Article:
Toolkit 'shows evolution of cognition'
Cape Town - Scientists have discovered what could be evidence of elementary knowledge of chemistry and technological development during the Middle Stone Age.
An ochre tool kit and workshop were found in Stilbaai, Western Cape by Professor Christopher Henshilwood of the Institute for Human Evolution at Wits University.
"The recovery of these tool kits adds evidence for early technological and behavioural developments associated with humans and documents their deliberate planning, production and curation of pigmented compound and the use of containers."
Ochre is a term used to describe an earth rock or a rock with red or yellow oxides or hydroxides of iron.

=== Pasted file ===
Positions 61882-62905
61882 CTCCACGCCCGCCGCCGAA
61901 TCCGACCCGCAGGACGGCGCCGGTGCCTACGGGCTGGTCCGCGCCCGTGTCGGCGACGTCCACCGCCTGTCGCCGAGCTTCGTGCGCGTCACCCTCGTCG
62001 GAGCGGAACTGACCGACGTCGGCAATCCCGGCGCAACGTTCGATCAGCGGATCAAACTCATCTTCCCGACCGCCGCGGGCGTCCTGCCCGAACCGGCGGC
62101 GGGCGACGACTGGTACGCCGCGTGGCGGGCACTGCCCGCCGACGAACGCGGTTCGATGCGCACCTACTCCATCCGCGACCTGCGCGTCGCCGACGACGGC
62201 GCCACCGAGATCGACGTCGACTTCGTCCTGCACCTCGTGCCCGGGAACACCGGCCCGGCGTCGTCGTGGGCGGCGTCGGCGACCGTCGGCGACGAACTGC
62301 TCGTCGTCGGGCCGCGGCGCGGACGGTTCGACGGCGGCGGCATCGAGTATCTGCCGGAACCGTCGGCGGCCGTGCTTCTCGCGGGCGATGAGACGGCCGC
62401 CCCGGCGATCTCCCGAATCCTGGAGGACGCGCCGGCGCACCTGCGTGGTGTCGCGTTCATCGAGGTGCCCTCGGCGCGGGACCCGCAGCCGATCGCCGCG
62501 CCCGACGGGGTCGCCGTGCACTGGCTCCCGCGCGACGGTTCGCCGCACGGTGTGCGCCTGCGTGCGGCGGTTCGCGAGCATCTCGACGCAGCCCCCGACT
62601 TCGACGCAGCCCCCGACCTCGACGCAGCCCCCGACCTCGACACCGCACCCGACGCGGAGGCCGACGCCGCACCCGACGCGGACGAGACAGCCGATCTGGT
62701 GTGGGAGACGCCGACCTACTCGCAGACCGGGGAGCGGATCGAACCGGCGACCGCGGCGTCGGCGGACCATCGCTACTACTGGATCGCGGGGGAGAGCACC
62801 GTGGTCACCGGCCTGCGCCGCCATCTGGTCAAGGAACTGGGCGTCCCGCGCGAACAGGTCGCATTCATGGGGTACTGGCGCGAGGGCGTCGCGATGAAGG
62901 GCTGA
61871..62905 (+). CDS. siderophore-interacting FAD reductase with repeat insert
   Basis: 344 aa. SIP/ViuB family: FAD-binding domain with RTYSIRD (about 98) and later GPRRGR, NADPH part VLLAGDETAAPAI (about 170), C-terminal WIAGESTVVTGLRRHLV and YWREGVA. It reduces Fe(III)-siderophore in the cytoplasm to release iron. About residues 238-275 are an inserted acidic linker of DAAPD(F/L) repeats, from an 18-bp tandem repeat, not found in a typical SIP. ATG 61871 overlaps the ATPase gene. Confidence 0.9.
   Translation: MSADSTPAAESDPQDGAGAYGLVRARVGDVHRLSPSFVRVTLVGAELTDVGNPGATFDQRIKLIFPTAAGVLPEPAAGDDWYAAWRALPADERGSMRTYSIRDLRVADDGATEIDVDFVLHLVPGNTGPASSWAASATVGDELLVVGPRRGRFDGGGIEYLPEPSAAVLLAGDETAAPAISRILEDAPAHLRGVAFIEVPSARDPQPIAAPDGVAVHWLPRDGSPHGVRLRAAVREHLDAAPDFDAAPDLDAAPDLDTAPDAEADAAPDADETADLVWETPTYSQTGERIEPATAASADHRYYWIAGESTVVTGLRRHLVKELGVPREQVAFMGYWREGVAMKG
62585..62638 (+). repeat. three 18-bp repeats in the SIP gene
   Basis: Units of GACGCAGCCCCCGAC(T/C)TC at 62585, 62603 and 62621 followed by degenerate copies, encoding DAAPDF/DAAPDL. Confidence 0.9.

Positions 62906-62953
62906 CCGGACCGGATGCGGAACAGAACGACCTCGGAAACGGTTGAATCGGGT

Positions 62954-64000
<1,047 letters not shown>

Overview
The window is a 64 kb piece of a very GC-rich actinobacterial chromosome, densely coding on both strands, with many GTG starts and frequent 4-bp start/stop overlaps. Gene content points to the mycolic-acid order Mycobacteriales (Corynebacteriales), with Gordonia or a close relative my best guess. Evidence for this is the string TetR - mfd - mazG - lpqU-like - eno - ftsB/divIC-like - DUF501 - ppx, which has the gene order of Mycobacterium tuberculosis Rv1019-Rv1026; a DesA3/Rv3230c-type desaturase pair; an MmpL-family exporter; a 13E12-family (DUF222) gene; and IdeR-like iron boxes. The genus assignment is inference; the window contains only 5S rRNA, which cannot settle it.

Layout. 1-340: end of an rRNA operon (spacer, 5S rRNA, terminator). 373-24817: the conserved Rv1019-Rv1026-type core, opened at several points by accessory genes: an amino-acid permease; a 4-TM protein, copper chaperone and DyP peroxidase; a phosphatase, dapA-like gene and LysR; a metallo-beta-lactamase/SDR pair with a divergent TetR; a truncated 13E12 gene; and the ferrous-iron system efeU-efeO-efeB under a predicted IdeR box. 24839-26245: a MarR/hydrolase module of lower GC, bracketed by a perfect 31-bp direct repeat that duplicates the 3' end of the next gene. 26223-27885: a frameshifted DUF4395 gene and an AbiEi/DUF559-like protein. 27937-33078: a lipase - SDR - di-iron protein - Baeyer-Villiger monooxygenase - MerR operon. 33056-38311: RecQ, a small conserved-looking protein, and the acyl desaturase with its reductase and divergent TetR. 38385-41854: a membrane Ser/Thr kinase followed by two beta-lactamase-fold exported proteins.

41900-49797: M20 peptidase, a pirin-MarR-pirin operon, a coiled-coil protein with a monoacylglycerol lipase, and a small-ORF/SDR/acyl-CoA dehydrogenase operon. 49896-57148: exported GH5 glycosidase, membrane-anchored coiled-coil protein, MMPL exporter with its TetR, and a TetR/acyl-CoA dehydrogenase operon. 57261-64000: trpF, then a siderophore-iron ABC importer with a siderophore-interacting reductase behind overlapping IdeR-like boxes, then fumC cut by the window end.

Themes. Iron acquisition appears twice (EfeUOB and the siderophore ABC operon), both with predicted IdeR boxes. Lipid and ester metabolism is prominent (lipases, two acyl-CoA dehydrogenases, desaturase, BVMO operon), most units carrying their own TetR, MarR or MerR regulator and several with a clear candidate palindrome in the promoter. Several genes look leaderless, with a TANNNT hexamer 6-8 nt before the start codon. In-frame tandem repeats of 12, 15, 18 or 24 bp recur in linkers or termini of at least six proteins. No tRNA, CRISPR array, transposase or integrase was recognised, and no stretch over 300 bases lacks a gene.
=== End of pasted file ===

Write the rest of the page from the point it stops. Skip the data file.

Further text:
Complex human cognition
The ochre mixture - estimated to be 100 000 years old - was found stored in two perlemoen (abalone) shells at Blombas Cave near Cape Town.
The tool kits which contained ochre, bone, charcoal, grindstone and hammerstones were possibly used for decoration, painting and skin protection. The process involved rubbing pieces of ochre on quartzite slabs to make a fine red powder.
Henshilwood said the grinding and scraping of ochre to make a powder used for pigmentation was common practice in Africa about 100 000 years ago. "Ochre may have been applied with symbolic intent as decoration on bodies and clothing during the Middle Stone Age."
The discovery of the tool kits was an important benchmark in the evolution of complex human cognition, said Henshilwood.
"It shows that humans had the conceptual ability to source, combine and store substances that were then possibly used to enhance their social practices," the professor said.
There will be a display of the findings at the Iziko South Africa Museum in Cape Town on October 14.